o “The only thing that separates you from connected customers is your view of them, their awareness, and the channels that they rely on for engagement and fulfillment.” (35)

o “The brilliance of social networks is the opportunity to transform negative experiences into positive outcomes. Conversations inspire opportunities for product refinement or innovation to create remarkable experiences from the outset.” (47)

o “In reality the [cluster] funnel is less about AIDA (awareness, interest, decision, and action — and we’ll also add loyalty to give businesses the benefit of the doubt). Instead it is a superficially designed production with six distinct acts:” (discussed on Pages 55-56)

o “Did you know that consumers rely on 10 or more sources in making purchase decisions? Between 2010 and 2011 the average number of sources nit only doubled, but new technologies emerged to facilitate discovery and engagement around these sources.” (69)

o “To create experiences requires first defining what the experience will look like. Opening a window into new consumerism and taking in the splendor and magnitude of your customer landscape will also reveal the behavior and expressions that result from the experiences you create and those that are created for you.” (81)

o “Embracing your connected customers will help them embrace you in return.” (101)

o “Business will learn to engage in new networks one of two ways: Either businesses will recognize the opportunity to earn relevance through ‘aha’ moments, or they’ll say ‘uh-oh’ upon witnessing the impact of a crisis on business, branding, and customer influence when a negative experience goes viral.” (113)

o “The value of digital experiences is rooted in people, relationships, and the meaningful actions between them. Yes, it’s not just social…it’s digital and real world experiences that count for everything.” (127)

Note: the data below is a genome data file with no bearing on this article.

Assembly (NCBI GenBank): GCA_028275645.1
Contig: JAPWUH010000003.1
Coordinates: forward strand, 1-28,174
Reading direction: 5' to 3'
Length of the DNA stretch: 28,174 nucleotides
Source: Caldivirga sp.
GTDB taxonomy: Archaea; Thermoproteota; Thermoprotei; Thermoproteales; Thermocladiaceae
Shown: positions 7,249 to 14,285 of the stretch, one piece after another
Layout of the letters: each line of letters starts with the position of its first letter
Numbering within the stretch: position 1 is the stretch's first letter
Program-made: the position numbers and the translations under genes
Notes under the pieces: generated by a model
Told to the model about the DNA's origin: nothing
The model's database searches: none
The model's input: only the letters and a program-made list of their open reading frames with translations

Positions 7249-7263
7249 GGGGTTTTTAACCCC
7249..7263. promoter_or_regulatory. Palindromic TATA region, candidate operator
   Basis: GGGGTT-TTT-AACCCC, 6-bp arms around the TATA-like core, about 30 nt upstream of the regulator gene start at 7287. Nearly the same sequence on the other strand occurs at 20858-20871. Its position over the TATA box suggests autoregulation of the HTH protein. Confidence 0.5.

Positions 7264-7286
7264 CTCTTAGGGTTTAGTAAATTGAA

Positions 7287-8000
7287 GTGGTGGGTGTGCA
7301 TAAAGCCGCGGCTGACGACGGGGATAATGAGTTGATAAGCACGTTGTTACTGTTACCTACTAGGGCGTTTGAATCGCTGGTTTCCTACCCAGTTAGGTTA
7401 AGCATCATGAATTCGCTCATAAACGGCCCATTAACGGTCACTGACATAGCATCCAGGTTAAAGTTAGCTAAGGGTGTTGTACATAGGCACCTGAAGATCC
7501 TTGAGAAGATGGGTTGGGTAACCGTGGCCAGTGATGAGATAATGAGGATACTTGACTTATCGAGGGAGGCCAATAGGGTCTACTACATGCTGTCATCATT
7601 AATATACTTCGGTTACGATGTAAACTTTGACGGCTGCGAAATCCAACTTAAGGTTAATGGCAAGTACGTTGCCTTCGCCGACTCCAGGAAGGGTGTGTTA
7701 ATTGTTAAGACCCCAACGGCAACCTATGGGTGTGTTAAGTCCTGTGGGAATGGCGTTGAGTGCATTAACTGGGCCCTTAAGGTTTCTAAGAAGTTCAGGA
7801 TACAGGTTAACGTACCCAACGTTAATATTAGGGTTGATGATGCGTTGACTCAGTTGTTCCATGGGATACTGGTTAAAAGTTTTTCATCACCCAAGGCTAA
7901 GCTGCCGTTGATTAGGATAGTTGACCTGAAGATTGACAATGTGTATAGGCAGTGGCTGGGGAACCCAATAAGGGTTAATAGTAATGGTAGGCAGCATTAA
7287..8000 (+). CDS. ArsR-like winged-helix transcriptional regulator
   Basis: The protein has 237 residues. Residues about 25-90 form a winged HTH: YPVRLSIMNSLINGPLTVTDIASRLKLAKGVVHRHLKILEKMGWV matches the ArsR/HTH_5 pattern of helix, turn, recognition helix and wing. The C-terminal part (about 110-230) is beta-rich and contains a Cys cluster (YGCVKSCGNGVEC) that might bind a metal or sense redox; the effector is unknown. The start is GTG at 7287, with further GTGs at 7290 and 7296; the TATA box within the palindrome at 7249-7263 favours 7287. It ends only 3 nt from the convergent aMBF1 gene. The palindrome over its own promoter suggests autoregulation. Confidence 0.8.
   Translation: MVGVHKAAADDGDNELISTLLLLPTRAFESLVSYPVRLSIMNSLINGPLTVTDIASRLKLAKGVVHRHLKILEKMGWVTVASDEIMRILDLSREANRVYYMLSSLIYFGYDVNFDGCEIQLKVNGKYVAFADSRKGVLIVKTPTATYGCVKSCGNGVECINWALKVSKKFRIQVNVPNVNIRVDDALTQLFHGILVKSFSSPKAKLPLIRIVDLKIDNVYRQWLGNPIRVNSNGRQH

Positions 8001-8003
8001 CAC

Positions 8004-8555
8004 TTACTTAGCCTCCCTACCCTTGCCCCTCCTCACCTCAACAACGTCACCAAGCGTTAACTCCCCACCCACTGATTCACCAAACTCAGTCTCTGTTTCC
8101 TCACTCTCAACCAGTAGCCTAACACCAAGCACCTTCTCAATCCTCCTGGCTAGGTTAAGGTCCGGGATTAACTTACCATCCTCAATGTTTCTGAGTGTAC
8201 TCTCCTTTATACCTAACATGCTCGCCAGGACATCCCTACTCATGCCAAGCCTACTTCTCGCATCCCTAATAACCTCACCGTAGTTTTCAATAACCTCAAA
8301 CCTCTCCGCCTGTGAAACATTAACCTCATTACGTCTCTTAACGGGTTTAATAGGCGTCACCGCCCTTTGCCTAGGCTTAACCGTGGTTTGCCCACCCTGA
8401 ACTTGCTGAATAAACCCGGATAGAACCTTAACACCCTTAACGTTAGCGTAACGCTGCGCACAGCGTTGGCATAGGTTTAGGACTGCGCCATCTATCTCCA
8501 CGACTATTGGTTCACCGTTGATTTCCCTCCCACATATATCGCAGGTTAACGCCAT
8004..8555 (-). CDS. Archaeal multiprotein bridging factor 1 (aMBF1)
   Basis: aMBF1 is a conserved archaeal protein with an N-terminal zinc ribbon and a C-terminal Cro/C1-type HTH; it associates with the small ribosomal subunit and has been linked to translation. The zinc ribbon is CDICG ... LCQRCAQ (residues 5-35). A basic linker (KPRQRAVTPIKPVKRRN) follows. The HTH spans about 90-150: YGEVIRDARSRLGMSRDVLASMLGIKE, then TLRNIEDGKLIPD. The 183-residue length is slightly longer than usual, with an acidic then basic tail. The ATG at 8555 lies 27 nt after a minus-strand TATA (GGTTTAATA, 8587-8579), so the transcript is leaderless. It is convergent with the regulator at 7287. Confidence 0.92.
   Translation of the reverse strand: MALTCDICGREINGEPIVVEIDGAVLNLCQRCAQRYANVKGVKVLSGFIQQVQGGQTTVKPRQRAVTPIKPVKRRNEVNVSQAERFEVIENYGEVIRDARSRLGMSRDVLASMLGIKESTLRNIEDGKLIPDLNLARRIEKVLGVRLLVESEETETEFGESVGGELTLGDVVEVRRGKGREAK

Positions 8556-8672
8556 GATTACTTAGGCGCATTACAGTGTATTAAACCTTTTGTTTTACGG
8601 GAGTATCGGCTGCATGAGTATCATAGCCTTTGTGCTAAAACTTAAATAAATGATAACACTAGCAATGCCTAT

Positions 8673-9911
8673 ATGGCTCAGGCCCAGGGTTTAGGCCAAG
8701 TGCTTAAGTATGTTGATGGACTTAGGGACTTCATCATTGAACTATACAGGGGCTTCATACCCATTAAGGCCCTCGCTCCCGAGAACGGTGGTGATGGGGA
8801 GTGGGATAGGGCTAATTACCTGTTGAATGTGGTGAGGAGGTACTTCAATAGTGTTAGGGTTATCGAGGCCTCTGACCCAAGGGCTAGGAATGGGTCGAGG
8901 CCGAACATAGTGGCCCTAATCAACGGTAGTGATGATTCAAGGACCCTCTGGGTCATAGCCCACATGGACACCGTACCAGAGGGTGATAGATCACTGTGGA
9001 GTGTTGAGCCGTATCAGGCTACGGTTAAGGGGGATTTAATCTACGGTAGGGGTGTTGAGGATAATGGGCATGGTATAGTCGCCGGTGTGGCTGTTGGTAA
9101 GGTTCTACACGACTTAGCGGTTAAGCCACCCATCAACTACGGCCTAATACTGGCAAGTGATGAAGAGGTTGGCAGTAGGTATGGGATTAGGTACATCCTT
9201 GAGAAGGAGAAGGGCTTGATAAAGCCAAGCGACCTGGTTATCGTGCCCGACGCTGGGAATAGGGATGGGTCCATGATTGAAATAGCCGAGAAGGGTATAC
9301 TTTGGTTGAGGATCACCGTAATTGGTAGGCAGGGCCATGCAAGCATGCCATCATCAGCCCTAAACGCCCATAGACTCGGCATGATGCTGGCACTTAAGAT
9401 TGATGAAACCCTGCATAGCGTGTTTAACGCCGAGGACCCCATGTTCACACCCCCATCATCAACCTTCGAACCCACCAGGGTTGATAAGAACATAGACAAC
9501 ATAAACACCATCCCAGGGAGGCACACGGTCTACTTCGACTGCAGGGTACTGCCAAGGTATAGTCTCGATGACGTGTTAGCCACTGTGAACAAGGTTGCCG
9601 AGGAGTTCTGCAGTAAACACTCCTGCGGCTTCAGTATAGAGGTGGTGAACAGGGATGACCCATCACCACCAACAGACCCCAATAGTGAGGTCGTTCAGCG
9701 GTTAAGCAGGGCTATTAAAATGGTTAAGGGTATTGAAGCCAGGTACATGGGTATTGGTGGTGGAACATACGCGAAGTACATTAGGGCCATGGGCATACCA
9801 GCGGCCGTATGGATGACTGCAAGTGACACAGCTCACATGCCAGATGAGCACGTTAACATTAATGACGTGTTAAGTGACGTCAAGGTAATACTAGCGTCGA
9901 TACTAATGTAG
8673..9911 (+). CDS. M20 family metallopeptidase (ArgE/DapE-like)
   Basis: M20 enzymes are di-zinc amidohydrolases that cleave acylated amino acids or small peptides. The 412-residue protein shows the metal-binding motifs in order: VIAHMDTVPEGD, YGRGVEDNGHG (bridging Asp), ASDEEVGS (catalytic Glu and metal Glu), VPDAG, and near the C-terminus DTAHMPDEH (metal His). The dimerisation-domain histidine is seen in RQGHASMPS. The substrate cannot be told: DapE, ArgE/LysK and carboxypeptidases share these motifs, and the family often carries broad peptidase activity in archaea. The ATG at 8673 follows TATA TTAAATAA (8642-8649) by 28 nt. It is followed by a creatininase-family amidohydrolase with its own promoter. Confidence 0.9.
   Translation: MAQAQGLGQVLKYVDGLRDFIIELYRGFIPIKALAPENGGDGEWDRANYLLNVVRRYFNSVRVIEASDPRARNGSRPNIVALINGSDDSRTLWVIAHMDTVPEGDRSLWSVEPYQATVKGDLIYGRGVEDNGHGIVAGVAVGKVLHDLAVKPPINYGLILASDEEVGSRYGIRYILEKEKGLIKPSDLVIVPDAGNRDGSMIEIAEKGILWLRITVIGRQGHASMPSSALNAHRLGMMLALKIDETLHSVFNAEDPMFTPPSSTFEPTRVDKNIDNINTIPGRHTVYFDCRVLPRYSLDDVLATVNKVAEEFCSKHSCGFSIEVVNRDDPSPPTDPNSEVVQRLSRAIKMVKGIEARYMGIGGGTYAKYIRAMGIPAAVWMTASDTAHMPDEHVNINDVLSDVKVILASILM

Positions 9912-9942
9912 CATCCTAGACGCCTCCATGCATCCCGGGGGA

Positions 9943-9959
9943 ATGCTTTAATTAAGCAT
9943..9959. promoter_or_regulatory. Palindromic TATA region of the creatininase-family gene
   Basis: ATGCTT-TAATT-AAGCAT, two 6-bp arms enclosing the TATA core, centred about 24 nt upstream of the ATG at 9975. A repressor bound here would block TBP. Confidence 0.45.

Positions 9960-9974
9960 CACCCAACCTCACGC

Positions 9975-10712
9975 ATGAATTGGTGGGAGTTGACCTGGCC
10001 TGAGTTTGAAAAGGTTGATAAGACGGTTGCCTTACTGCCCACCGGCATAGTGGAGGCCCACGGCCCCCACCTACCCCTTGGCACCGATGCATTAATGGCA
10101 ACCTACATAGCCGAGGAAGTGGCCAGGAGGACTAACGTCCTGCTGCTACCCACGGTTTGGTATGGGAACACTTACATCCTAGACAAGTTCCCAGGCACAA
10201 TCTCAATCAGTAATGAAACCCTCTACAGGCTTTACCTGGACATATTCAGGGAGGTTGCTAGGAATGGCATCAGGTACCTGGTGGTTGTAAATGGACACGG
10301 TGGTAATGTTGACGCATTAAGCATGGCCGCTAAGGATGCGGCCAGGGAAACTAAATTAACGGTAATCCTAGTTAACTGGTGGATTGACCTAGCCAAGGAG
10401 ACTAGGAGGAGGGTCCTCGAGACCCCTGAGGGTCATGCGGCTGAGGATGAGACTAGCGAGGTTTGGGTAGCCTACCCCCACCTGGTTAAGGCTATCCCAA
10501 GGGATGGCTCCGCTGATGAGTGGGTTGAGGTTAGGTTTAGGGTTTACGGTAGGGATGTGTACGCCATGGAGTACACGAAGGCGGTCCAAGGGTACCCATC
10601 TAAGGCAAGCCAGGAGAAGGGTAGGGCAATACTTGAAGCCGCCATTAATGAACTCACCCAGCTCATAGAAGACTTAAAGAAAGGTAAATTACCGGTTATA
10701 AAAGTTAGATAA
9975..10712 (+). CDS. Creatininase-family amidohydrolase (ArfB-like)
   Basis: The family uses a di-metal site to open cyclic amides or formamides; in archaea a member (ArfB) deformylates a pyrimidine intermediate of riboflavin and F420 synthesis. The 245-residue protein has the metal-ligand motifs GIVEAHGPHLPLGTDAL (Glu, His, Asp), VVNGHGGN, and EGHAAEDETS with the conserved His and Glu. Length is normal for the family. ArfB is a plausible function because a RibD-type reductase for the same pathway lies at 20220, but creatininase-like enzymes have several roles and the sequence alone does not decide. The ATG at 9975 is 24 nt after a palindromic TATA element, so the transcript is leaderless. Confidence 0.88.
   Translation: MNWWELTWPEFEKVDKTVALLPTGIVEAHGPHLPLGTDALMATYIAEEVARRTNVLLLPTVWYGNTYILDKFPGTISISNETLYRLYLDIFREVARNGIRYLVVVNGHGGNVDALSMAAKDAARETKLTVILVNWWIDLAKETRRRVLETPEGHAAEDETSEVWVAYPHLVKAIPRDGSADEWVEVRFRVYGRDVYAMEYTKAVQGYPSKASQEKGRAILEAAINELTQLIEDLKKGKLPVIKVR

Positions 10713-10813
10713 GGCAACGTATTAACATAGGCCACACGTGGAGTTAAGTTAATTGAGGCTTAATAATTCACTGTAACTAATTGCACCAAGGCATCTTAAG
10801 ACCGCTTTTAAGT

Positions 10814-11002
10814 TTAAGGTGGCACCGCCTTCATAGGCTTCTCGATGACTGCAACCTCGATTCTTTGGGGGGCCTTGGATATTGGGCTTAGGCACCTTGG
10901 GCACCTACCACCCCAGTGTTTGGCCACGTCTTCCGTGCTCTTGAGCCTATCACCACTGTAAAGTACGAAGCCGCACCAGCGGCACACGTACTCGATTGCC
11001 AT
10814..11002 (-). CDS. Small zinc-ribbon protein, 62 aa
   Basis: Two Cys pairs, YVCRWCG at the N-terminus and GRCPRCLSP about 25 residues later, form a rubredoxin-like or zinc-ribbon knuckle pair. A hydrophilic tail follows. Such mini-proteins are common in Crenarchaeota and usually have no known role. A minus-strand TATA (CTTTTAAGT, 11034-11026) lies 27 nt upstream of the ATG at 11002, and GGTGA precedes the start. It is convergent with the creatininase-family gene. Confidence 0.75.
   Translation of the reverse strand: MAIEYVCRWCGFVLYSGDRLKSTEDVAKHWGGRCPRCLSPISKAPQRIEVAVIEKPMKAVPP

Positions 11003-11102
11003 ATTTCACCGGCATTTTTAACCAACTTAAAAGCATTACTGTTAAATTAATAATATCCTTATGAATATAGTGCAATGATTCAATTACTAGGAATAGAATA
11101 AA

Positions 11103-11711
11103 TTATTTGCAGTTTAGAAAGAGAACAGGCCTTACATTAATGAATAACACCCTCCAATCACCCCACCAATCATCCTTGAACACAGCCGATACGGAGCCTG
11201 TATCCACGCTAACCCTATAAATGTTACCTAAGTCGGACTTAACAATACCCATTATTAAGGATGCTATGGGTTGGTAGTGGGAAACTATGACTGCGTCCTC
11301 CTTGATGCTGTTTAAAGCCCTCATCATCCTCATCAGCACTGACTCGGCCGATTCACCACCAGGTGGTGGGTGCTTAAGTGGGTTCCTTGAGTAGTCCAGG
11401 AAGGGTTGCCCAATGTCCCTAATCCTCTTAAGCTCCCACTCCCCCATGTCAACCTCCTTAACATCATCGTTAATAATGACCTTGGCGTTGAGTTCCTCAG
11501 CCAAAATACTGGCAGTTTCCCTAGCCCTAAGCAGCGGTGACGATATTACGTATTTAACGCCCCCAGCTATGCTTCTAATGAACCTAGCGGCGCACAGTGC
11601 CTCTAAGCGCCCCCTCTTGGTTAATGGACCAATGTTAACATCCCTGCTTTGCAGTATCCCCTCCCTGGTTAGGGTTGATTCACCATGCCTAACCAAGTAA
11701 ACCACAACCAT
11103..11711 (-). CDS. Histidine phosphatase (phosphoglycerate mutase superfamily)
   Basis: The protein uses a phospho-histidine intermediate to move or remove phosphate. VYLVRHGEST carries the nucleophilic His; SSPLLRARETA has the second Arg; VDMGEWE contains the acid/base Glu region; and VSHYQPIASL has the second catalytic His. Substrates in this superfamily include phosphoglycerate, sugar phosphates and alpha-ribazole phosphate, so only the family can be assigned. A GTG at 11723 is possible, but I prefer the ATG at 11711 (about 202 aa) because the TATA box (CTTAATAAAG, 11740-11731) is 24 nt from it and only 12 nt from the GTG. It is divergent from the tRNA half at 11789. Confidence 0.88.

o “As you think about the experience you wish customers to have before, during, and following transactions, think about what it is they’re thinking, feeling, seeing, and touching in every step. This is the experience. Now, what people share in the Ultimate Moment of Truth are experiences that, in turn, define your brand.” (147)

o “This is a playbook for business transformation and the processes that support the experience — the integrated experience, relationships, and the outcomes you’ve designed. And thus the Hero’s Journey, your journey, begins…Well, it doesn’t end here. As a special thank you, I’ve written a bonus chapter that you can download for free right now.” (identified with excerpt from Page 214)

I realize that no brief commentary such as mine can do full justice to the abundance of information, insights, and counsel that Brian Solis provides in this volume. My hope now is that you will check out both this book, his latest, as well as The End of Business as Usual and then select whatever material is most relevant to your organization’s current needs, interests, resources, and strategic goals. My guess, only a guess, that few of your competitors have or will soon have an understanding of connected consumerism. Developing and enriching that understanding can be a decisive competitive advantage. What are you waiting for?